Fridy, E. (2019). Rural and urban dialect perceptions of Kentucky high schoolers. The Young Researcher, 3 (1), 50-59.
This research focuses on the previously unstudied dialect perceptions of Kentucky urban high schoolers as it relates to their rural peers. Focus groups and questionnaires were used to collect data with a grounded theory method being employed to analyze data. Students were asked their perceptions of topics relating to regional identity, linguistic variation, and prejudices, as well as how they, as a younger generation, view language and identity. The purpose of this research was to identify trends in urban high schoolers’ perceptions of their rural peers. The research found many students held prejudices against rural students, and although they recognized the prejudices, they believed them to be true. The research further concluded that Louisville high schoolers perceive Louisville is a separate cultural and dialectal entity from rural Kentucky, and that rural Kentuckians are more likely than Louisvillians to be uneducated, ignorant, and impoverished. Furthermore, urban students think that rural Kentuckians have an overall negative view of Louisvillians, especially African Americans, stemming from a lack of communication and a difference in political and social values. These findings clearly point to the fact that urban students have negative views of rural citizens, and that Kentucky needs to address systematic social division within the state between urban and rural citizens, especially students.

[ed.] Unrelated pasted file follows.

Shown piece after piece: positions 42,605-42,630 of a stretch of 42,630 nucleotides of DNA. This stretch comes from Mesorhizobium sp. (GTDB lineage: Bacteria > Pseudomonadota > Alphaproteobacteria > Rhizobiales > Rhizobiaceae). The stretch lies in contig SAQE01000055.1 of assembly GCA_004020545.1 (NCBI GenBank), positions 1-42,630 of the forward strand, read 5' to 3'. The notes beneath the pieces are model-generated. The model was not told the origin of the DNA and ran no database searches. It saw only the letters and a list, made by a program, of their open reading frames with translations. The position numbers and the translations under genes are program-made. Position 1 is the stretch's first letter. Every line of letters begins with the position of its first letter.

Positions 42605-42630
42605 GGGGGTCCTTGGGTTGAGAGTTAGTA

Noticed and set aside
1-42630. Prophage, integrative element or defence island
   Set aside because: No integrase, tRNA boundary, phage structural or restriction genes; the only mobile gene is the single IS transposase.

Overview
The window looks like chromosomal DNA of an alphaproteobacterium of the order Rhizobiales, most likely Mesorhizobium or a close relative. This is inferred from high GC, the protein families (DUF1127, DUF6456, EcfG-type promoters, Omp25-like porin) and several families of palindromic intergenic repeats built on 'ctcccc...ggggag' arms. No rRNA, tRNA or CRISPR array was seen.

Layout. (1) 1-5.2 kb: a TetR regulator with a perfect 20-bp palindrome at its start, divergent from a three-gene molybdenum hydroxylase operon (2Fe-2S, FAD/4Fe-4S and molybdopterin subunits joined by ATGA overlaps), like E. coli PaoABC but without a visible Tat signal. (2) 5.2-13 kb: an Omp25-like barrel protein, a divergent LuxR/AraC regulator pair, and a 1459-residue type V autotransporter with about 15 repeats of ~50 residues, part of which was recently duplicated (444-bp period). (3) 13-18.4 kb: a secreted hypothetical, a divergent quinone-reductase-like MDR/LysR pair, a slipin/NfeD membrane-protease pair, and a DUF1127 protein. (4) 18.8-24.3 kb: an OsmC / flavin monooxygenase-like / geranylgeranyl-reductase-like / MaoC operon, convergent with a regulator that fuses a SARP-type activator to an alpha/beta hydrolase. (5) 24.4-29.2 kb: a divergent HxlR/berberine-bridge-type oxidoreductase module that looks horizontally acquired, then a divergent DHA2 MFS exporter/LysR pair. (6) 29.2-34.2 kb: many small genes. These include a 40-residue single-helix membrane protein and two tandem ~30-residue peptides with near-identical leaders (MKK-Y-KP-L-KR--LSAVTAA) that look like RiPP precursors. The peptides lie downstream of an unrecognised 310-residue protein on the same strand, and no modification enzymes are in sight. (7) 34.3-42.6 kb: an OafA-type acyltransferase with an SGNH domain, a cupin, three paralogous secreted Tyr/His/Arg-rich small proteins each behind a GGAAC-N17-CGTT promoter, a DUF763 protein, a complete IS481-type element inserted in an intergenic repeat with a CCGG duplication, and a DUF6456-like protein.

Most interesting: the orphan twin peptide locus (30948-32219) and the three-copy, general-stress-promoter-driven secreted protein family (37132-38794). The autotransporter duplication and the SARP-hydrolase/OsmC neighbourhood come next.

Keywords: perceptual dialectology, Kentucky students, rural dialect perception, urban dialect perception, rural stereotypes